September 19-20, 2012. My trip to San Francisco was nearly perfect. It was so easy to take the Airporter Express, a very nice bus with free wi-fi and a bathroom, to Petaluma. I finally got to travel across the Golden Gate bridge, and I had perfect views of the Marin and Sonoma County landscapes, which surprised me the whole trip. It was less mountainous, less tree-covered, and much, much less developed than I expected. There were marshlands and wide, hilly pastures. Not many people there for the Art-is-You retreat seemed to be around that night, so I ate a delicious kabocha squash ravioli and knocked back a couple of Red Tail Ales at the hotel bar. This area of the country is dedicated to local food and has some of the most active Slow Food convivia in the country. (I know that SFUSA calls them “chapters” now. But I love the word convivium and choose to use it.)
On Thursday, I went on a “Magic Carpet Ride” in Benicia, a nearby arty little town that was once a capital of California. Some of the retreat attendees took two-day workshops there in a former arsenal that has been repurposed for small studios and businesses. Our tour guide, Lorri-Marie Jenkins, was a resident artist and was the perfect hostess. Our small group walked the town to visit small shops and the library, stopped for scones and coffee at the Rellik Tavern, then joined the other students at the arsenal for lunch. We then toured the Arsenal, where we visited individual artist studios and a vintage wallpaper company that screenprinted its product by hand.
I came away from this day determined to take one of these pre-retreat workshops next time because of the amazing work the students brought back.
One nice plus of this day was that I was able to spend a little time talking to Ricë Freeman-Zachary and the Ever-Gorgeous Earl. They have somewhat of a rock-star status in the mixed media world, and the last time when I met Ricë face-to-face they were both covered in artists and students wanting their company. Ricë was especially sweet when I kept running into her for the remainder of the retreat. And it was nice to have another obsessive photographer in the group. The EGE and I would say at the same time, “Did you see this? Oh, look at that,” and go wandering off, camera always in hand, often taking the same shots. I felt like I already knew Ricë from reading her blog, even though I have hardly read any other blogs in the last couple of years.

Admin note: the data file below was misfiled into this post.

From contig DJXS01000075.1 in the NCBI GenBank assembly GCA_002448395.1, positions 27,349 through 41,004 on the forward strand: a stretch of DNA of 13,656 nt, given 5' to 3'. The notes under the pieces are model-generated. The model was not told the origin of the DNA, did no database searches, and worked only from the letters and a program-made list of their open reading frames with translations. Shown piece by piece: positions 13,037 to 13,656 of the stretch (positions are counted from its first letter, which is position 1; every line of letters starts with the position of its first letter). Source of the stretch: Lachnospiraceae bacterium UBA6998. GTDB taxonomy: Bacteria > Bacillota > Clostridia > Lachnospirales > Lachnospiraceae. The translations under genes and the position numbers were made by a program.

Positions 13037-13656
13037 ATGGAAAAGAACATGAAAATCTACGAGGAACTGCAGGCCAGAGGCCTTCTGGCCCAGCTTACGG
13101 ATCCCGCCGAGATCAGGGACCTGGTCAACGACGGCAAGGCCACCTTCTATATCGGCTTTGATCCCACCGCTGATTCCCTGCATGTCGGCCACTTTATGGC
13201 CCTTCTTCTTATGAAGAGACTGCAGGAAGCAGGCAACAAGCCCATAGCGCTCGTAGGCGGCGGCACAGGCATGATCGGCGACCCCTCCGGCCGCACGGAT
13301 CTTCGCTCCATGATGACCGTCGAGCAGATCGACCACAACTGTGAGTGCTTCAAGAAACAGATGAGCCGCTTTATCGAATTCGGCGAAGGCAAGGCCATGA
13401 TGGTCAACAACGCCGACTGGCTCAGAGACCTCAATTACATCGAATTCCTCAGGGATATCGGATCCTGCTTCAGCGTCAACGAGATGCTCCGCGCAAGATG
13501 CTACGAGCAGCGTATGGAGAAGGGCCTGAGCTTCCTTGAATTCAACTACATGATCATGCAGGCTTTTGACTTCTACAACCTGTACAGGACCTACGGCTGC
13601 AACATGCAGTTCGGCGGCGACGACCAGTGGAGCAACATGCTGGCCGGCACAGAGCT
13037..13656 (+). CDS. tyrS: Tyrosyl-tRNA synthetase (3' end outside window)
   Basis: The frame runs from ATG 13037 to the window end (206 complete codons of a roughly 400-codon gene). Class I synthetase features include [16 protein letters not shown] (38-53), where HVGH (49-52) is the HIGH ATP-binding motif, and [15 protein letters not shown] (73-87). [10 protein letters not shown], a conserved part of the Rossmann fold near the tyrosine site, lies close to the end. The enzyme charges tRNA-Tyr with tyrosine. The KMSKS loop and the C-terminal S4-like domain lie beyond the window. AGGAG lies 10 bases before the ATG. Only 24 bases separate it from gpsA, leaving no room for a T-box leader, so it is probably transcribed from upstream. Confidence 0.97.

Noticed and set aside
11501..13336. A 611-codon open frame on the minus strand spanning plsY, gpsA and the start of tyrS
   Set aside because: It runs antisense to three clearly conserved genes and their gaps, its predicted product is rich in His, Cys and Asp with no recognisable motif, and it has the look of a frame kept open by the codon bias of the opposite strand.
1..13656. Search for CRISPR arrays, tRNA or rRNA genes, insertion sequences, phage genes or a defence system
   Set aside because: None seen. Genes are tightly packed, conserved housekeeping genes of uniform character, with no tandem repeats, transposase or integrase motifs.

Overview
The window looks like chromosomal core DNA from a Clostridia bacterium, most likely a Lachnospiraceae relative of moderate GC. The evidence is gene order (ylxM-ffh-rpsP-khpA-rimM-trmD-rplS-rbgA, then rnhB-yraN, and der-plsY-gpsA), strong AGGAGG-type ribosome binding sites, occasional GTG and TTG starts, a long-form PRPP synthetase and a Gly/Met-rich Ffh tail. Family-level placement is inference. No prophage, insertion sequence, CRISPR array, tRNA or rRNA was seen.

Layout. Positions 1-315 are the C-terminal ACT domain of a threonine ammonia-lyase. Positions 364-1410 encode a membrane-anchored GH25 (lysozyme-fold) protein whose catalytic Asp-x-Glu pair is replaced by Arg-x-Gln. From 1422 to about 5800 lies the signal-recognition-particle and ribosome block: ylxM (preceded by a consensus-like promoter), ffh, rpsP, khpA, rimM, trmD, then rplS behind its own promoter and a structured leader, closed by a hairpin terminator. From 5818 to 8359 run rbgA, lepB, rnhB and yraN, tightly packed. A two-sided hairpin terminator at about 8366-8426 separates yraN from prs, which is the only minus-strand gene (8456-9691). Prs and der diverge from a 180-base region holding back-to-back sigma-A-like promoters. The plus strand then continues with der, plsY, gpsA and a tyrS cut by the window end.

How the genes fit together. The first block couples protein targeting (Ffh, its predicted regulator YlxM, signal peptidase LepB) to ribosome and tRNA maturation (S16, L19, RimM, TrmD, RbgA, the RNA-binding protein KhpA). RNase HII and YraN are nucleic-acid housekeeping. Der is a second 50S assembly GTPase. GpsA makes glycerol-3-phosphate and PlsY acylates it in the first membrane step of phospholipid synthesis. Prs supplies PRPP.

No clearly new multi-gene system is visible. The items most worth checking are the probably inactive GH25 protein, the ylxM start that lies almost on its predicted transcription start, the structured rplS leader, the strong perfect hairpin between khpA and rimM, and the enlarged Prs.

That is a very weird feeling — meeting a stranger who “knows” you from reading your blog. I suppose she must be used to it but back when I had a lot of readers it always came as a shock to me when someone in the farmers’ market would say, “Oh, YOU’re THAT Laurie!” and proceed to ask me about whatever cat problem or gardening issue I had written about in the last month. Not that I didn’t get a kick out of it. But in a way, I’m sort of glad that I write for myself and don’t feel the obligations that a widely-read blogger begins to feel. My readers began to fall away when I stopped writing about gardening and food, and that’s okay. I had written enough on the subject and there were several local bloggers who came along and did it better around here.
But I digress. Here are some photos from Benicia. Picking the photos for this post is tough, so I’ll refer to you to the Flickr set for more if you’re interested.
Wonderful show at the local library and public art by Guillermo Wagner Granizo on the sidewalk of downtown Benicia
The waterfront and the fabulous styles of Lorri-Marie and Ricë.
Sharon Payne Bolton‘s studio and work from her book class
Hip Chick Designs
Screen printing wallpaper at Bradbury & Bradbury Art Wallpapers
The Ever-Gorgeous Earl admires the wallpaper samples in the office.
Joseph Mele’s studio and Mary Oros’ studio.
Outside view from a studio in the Arsenal.
“This is not a white sofa.” In Beatrice Guttman‘s studio. I didn’t get a clear photo of her work.
This is Slow Food country – Benicia Farmers’ Market in the late afternoon. I love being able to buy almonds directly from the farm!